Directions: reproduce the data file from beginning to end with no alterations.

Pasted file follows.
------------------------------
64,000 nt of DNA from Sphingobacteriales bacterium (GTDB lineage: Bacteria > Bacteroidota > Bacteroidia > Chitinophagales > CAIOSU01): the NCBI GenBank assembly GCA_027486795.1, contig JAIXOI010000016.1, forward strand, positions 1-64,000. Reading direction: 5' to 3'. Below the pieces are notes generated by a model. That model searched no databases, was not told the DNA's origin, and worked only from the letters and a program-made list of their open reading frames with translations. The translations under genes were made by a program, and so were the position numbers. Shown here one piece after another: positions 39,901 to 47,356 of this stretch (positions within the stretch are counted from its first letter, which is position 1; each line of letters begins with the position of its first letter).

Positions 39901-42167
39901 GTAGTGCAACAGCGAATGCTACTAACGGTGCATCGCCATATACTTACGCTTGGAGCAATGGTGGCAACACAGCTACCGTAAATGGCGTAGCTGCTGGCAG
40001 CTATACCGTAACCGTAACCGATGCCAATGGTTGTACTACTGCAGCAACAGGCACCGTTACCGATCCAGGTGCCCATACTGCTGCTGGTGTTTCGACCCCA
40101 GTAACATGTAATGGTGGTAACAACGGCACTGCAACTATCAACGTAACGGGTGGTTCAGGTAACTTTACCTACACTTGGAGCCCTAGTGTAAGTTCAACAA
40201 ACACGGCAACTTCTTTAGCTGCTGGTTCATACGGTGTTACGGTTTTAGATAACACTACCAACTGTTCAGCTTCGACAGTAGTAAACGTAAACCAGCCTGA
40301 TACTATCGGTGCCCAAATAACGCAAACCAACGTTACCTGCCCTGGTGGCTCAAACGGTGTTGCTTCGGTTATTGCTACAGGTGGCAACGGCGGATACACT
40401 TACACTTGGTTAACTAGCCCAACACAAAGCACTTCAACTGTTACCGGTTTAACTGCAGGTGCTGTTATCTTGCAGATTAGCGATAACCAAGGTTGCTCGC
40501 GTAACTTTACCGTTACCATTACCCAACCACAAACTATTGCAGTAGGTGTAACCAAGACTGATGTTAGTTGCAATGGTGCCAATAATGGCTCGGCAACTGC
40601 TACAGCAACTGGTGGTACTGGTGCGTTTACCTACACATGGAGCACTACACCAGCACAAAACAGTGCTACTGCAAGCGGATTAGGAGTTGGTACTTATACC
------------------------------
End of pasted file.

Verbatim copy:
64,000 nt of DNA from Sphingobacteriales bacterium (GTDB lineage: Bacteria > Bacteroidota > Bacteroidia > Chitinophagales > CAIOSU01): the NCBI GenBank assembly GCA_027486795.1, contig JAIXOI010000016.1, forward strand, positions 1-64,000. Reading direction: 5' to 3'. Below the pieces are notes generated by a model. That model searched no databases, was not told the DNA's origin, and worked only from the letters and a program-made list of their open reading frames with translations. The translations under genes were made by a program, and so were the position numbers. Shown here one piece after another: positions 39,901 to 47,356 of this stretch (positions within the stretch are counted from its first letter, which is position 1; each line of letters begins with the position of its first letter).

Positions 39901-42167
39901 GTAGTGCAACAGCGAATGCTACTAACGGTGCATCGCCATATACTTACGCTTGGAGCAATGGTGGCAACACAGCTACCGTAAATGGCGTAGCTGCTGGCAG
40001 CTATACCGTAACCGTAACCGATGCCAATGGTTGTACTACTGCAGCAACAGGCACCGTTACCGATCCAGGTGCCCATACTGCTGCTGGTGTTTCGACCCCA
40101 GTAACATGTAATGGTGGTAACAACGGCACTGCAACTATCAACGTAACGGGTGGTTCAGGTAACTTTACCTACACTTGGAGCCCTAGTGTAAGTTCAACAA
40201 ACACGGCAACTTCTTTAGCTGCTGGTTCATACGGTGTTACGGTTTTAGATAACACTACCAACTGTTCAGCTTCGACAGTAGTAAACGTAAACCAGCCTGA
40301 TACTATCGGTGCCCAAATAACGCAAACCAACGTTACCTGCCCTGGTGGCTCAAACGGTGTTGCTTCGGTTATTGCTACAGGTGGCAACGGCGGATACACT
40401 TACACTTGGTTAACTAGCCCAACACAAAGCACTTCAACTGTTACCGGTTTAACTGCAGGTGCTGTTATCTTGCAGATTAGCGATAACCAAGGTTGCTCGC
40501 GTAACTTTACCGTTACCATTACCCAACCACAAACTATTGCAGTAGGTGTAACCAAGACTGATGTTAGTTGCAATGGTGCCAATAATGGCTCGGCAACTGC
40601 TACAGCAACTGGTGGTACTGGTGCGTTTACCTACACATGGAGCACTACACCAGCACAAAACAGTGCTACTGCAAGCGGATTAGGAGTTGGTACTTATACC